“There are places in the country now where you want to look at carefully and say, ‘you know, maybe you want to pull back a little bit on the restrictions’, so long as you don’t just say, ‘let it rip’ and say ‘I don’t care what happens,’” Fauci said in an interview on Thursday, conducted by NBA star Stephen Curry on Instagram.
“So you treat New York City a little different than you treat Nebraska.”
Top CDC executive warns of dangers of Trump’s plan to ease up on social distancing
Centers for Disease Control and Prevention Principal Deputy Director Anne Schucha warned in an interview that relenting on social distancing risks outbreaks in new parts of the country, however.
“It would be surprising to me, based on what I’ve seen about how this virus spreads, if it were not going to increase in many other parts of the country,” she said in an interview with The Hill. “I would be very reluctant to let up on measures in the nation as a whole. There are probably geographies where the virus hasn’t yet arrived in great force, but where the healthcare system needs to be prepared for it.”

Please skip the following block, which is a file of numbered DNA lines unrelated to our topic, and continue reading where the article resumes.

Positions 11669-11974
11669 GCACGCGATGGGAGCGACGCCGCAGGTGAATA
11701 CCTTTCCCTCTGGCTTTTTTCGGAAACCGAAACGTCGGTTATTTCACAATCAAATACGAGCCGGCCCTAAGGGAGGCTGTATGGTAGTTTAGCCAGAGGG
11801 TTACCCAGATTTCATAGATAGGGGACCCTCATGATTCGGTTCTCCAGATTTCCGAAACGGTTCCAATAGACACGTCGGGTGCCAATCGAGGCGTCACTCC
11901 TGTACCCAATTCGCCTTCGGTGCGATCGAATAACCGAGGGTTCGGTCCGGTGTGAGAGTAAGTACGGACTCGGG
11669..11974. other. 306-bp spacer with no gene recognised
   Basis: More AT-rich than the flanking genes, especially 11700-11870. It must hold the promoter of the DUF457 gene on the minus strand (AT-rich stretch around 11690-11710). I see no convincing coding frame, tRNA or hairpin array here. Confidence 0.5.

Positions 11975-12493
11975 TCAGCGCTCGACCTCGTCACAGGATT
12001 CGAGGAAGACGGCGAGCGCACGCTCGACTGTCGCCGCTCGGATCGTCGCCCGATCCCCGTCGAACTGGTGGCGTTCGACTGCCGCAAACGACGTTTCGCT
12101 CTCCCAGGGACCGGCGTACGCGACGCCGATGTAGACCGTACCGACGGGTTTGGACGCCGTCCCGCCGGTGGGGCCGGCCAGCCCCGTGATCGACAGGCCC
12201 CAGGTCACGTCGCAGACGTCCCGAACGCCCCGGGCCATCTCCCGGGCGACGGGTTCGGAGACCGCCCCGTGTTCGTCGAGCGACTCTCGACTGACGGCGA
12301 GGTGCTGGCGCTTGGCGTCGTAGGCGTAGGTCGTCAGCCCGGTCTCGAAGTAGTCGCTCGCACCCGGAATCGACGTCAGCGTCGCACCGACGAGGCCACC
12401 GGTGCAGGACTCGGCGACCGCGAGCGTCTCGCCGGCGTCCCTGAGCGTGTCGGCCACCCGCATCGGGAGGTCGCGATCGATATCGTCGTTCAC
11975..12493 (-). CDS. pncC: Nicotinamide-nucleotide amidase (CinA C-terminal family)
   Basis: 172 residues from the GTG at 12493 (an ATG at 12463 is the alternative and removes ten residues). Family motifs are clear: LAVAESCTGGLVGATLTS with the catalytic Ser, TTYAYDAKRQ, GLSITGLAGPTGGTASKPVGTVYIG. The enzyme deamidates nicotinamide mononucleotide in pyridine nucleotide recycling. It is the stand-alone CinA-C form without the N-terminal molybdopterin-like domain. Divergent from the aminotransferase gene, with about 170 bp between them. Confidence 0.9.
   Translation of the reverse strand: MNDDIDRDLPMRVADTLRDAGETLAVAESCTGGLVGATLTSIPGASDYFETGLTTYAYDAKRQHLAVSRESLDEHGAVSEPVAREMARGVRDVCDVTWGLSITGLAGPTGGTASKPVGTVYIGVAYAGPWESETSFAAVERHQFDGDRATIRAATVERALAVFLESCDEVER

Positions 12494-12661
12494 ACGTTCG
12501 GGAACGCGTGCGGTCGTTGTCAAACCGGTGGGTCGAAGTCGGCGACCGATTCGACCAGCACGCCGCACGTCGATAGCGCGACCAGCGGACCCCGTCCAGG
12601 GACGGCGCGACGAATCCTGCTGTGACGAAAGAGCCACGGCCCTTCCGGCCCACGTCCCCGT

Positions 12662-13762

Many governors and public health authorities have warned that Trump’s plans to see social distancing relaxed and to re-open the economy by Easter Sunday is too ambitious and capable of causing many more American deaths, however.
The World Health Organization has warned that the U.S. may become the new epicenter for the global pandemic.
White House counselor Kellyanne Conway said on Fox News on Thursday that Trump is using Easter “as an example” and that he is “listening to his health professionals.”
“I’ll be listening to them and others we have who are doing a good job,” Trump said.
Fauci said that more areas around the country should practice additional testing in addition to quarantining those who have symptoms of the virus.
“The testing situation is infinitely better than what it was a few weeks ago,” he told NPR. “We now have hundreds of thousands of tests out there. And in the next week or so, we’ll be having like a million a week. In the beginning, it was a slow start.”